Legionnaires' disease (also known as legionellosis) is a severe form of pneumonia. It is caused by Legionella bacteria which are found in damp or wet environments, ranging from damp soils to spa baths.
In Western Australia, there are around 12 diagnosed cases of infection by Legionella pneumophila each year, and around 60 diagnosed cases of infection by Legionella longbeachae.
Almost all patients diagnosed with a legionella infection will need to be admitted to hospital for treatment.
Legionnaires' disease can result in death if not treated in time.
How do you get Legionnaires' disease?
You can catch Legionnaires' disease by breathing in water droplets or air-borne liquid droplets that are contaminated by the bacteria.
Legionnaires' disease cannot be caught from other people or from animal contact.
The most common bacteria species associated with causing human disease in Australia are Legionella pneumophila and Legionella longbeachae.
Legionella pneumophila is found in warm water environments such as:
- air conditioning cooling towers in large buildings
- evaporative air conditioners
- showers and hot water systems
- spa pools
- misting or droplet sprays
- water fountains.
Legionella longbeachae is the most common strain in Western Australia and is associated with
- potting mixes
- gardening soils
- soil conditioners.
Tests show that your body is able to develop immunity against a second Legionella infection but how long immunity lasts is not known. It is therefore important to take care at all times.
Who are the people with an increased risk of Legionnaires' disease?
Some people are more likely to contract Legionnaires' disease, including:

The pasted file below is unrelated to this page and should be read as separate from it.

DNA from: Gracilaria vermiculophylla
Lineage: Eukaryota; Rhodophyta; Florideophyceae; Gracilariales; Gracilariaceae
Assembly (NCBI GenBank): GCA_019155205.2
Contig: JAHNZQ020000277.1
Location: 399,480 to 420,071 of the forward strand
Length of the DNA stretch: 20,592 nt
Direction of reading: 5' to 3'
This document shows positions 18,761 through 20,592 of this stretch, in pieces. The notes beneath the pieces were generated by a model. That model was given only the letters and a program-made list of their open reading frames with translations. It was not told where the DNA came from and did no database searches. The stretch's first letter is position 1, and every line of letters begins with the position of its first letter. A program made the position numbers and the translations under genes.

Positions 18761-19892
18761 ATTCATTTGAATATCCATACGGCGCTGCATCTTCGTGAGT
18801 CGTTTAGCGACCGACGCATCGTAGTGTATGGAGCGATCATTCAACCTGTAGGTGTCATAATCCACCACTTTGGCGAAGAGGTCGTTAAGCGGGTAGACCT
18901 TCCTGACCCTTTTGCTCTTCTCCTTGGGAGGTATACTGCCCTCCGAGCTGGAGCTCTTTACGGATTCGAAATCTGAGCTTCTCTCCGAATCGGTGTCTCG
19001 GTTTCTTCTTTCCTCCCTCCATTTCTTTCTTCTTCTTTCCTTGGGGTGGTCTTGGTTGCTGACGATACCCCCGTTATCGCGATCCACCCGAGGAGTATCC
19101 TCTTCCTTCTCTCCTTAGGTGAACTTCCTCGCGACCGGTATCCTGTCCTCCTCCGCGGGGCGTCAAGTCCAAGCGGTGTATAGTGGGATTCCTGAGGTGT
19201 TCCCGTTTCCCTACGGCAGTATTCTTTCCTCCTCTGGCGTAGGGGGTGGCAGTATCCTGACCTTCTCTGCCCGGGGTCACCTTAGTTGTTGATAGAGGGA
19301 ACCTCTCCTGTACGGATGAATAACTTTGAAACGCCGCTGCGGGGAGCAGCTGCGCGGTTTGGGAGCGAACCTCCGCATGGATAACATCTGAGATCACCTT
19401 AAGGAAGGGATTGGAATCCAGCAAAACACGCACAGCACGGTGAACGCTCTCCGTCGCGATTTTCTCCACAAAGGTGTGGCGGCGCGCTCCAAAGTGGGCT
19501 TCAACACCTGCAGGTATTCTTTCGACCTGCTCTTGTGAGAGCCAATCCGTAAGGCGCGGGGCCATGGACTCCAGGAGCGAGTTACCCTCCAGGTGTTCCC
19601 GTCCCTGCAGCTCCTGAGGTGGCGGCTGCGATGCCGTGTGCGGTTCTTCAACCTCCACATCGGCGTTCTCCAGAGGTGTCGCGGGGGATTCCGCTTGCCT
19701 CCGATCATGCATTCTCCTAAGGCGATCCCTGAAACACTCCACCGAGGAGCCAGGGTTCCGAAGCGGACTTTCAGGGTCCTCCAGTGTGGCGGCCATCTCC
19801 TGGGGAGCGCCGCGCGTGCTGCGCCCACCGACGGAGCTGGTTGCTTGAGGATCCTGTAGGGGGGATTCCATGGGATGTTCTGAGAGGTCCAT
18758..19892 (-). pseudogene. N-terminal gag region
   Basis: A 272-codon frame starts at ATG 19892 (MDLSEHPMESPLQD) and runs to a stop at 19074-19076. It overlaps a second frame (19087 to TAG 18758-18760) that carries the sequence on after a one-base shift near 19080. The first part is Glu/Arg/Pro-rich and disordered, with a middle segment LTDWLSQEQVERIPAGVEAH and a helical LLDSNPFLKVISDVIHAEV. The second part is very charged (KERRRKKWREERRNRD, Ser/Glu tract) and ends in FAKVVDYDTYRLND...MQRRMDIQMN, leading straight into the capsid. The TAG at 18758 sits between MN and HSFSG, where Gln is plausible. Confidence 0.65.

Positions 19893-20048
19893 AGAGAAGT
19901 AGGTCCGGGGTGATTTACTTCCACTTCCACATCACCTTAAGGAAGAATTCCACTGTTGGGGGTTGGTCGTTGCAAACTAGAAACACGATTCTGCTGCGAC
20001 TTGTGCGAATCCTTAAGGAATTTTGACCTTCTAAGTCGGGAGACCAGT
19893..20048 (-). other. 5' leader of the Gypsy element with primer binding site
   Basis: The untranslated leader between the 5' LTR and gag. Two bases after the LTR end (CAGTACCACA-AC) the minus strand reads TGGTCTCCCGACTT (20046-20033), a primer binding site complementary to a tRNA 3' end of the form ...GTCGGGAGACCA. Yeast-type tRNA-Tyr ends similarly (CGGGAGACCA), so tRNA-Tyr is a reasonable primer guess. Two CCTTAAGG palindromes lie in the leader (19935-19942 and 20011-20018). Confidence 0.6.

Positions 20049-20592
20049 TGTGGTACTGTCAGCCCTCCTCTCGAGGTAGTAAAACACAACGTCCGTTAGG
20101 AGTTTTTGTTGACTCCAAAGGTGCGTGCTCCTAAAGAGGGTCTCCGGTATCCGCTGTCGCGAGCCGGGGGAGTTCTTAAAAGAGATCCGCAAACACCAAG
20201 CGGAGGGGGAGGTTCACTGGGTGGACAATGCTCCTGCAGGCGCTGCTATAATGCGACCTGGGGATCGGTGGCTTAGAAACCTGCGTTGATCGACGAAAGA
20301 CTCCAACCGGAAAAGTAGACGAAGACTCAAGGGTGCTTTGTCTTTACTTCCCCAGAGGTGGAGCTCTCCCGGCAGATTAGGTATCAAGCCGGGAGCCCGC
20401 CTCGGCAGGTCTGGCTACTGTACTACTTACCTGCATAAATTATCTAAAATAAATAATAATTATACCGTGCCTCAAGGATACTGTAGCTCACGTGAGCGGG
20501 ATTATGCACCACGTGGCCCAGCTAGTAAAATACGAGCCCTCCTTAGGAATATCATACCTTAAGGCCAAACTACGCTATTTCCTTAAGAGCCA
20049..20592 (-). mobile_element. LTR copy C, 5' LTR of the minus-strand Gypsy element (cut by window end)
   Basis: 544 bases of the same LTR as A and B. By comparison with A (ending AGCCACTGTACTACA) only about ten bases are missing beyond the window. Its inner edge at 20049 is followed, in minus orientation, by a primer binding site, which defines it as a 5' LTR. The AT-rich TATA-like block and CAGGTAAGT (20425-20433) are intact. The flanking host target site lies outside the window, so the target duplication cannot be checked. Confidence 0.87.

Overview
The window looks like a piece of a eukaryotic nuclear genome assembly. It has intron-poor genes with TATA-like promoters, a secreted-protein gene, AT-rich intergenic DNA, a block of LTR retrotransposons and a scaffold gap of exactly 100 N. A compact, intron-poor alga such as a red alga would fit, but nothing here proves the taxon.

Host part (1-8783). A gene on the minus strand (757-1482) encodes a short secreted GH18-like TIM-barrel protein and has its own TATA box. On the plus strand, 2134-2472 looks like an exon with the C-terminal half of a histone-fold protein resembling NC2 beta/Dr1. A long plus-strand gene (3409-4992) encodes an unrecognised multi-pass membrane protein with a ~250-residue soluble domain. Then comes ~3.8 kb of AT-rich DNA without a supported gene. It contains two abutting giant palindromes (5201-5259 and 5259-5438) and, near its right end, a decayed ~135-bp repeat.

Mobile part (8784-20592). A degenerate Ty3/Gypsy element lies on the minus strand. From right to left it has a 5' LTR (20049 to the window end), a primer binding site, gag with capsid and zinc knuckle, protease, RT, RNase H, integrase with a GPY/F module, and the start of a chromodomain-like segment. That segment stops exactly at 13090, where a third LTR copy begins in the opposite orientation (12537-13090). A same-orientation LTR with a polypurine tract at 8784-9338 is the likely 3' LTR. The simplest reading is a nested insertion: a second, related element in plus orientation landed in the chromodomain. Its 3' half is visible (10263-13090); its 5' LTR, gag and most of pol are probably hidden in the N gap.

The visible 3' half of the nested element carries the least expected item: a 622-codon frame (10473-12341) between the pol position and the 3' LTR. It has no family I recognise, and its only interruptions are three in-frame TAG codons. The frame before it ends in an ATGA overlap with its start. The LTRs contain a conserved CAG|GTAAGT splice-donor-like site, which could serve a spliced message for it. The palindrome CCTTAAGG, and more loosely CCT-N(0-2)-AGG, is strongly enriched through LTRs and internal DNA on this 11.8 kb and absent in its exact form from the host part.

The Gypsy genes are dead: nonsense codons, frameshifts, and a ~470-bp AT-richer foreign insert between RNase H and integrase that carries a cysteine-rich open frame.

- people over 50 years of age
- people with chronic health conditions such as lung disease, diabetes, kidney disease
- people with weakened immune systems.
Men are also more commonly affected than women.
What are the signs and symptoms?
It usually takes 2 to 10 days after exposure for Legionnaires' disease to develop. In most cases symptoms appear after 5 to 6 days.
The early symptoms of Legionnaires' disease are typically similar to severe ‘flu-like’ illness, and may include:
- muscle soreness
- reduced appetite
- dry cough and shortness of breath.
Sometimes other parts of the body are affected, which can lead to:
- mental confusion
- kidney failure.
How do I know I have Legionnaires' disease?
Medical tests are required to diagnose Legionnaires' disease. These may include blood, urine or spit tests.
The tests are repeated after 7 days to confirm diagnosis.
How is Legionnaires' disease treated?
Most people who are diagnosed with Legionnaires' disease will need to be treated with antibiotics such as erythromycin and ciprofloxacin.
Most patients who receive early antibiotic treatment begin to improve within 3 to 5 days but usually require treatment for 10 to 14 days.
How can Legionnaires' disease be prevented?
There is no vaccine currently available for the prevention of Legionnaires' disease.
Owners of commercial premises that have water-based cooling towers, spa pools, or hot water systems are required by law to conduct regular cleaning and maintenance of this equipment to reduce the risk of Legionella contamination.
Suppliers of gardening soils, both bagged and bulk forms, are required to ensure their customers are aware of the safe handling of potting mixes and gardening soils prior to use. Warnings should be displayed on bags and where bulk products are sold, advising you to:
- always wear gloves
- keep the product damp while in use
- avoid inhaling the mix
- wash your hands after use.
Minimise the risk at home
Minimise the risk of a Legionella infection at home by:
- correctly maintaining water based air conditioners, hot water systems and spas
- following safety precautions when using potting mixes and gardening soils.
Where to get help
- See your doctor
- Visit a GP after hours
- Ring healthdirect on 1800 022 222
- Legionnaires' disease is a severe form of pneumonia caused by bacteria found in damp or wet environments.
- The early symptoms are similar to the flu.
- Legionnaires' disease can be fatal if not treated in time.
This publication is provided for education and information purposes only. It is not a substitute for professional medical care. Information about a therapy, service, product or treatment does not imply endorsement and is not intended to replace advice from your healthcare professional. Readers should note that over time currency and completeness of the information may change. All users should seek advice from a qualified healthcare professional for a diagnosis and answers to their medical questions.